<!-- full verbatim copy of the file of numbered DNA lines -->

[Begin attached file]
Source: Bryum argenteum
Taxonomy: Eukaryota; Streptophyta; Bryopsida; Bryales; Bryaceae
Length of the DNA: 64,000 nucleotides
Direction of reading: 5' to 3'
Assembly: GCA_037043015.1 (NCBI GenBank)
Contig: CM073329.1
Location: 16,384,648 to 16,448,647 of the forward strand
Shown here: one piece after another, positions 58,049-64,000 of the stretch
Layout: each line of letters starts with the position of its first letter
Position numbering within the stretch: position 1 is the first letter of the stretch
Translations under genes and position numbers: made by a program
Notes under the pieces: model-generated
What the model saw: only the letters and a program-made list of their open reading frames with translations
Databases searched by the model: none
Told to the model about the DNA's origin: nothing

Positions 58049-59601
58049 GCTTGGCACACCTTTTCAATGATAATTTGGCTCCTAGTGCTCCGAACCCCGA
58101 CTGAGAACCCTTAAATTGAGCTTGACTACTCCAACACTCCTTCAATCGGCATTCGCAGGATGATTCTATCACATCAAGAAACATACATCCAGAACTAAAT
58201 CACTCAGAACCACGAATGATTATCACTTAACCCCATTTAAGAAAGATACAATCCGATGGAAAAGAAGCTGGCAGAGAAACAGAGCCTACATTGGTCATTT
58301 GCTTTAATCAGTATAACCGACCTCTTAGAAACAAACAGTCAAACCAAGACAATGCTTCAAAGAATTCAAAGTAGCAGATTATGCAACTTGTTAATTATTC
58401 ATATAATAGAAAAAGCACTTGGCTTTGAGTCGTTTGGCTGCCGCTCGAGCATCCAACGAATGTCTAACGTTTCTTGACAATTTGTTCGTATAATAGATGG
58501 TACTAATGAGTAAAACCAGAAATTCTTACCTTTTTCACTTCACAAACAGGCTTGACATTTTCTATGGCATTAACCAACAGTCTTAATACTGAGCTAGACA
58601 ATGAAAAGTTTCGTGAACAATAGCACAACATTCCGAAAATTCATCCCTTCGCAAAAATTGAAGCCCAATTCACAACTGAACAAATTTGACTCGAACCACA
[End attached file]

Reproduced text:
Source: Bryum argenteum
Taxonomy: Eukaryota; Streptophyta; Bryopsida; Bryales; Bryaceae
Length of the DNA: 64,000 nucleotides
Direction of reading: 5' to 3'
Assembly: GCA_037043015.1 (NCBI GenBank)
Contig: CM073329.1
Location: 16,384,648 to 16,448,647 of the forward strand
Shown here: one piece after another, positions 58,049-64,000 of the stretch
Layout: each line of letters starts with the position of its first letter
Position numbering within the stretch: position 1 is the first letter of the stretch
Translations under genes and position numbers: made by a program
Notes under the pieces: model-generated
What the model saw: only the letters and a program-made list of their open reading frames with translations
Databases searched by the model: none
Told to the model about the DNA's origin: nothing

Positions 58049-59601
58049 GCTTGGCACACCTTTTCAATGATAATTTGGCTCCTAGTGCTCCGAACCCCGA
58101 CTGAGAACCCTTAAATTGAGCTTGACTACTCCAACACTCCTTCAATCGGCATTCGCAGGATGATTCTATCACATCAAGAAACATACATCCAGAACTAAAT
58201 CACTCAGAACCACGAATGATTATCACTTAACCCCATTTAAGAAAGATACAATCCGATGGAAAAGAAGCTGGCAGAGAAACAGAGCCTACATTGGTCATTT
58301 GCTTTAATCAGTATAACCGACCTCTTAGAAACAAACAGTCAAACCAAGACAATGCTTCAAAGAATTCAAAGTAGCAGATTATGCAACTTGTTAATTATTC
58401 ATATAATAGAAAAAGCACTTGGCTTTGAGTCGTTTGGCTGCCGCTCGAGCATCCAACGAATGTCTAACGTTTCTTGACAATTTGTTCGTATAATAGATGG
58501 TACTAATGAGTAAAACCAGAAATTCTTACCTTTTTCACTTCACAAACAGGCTTGACATTTTCTATGGCATTAACCAACAGTCTTAATACTGAGCTAGACA
58601 ATGAAAAGTTTCGTGAACAATAGCACAACATTCCGAAAATTCATCCCTTCGCAAAAATTGAAGCCCAATTCACAACTGAACAAATTTGACTCGAACCACA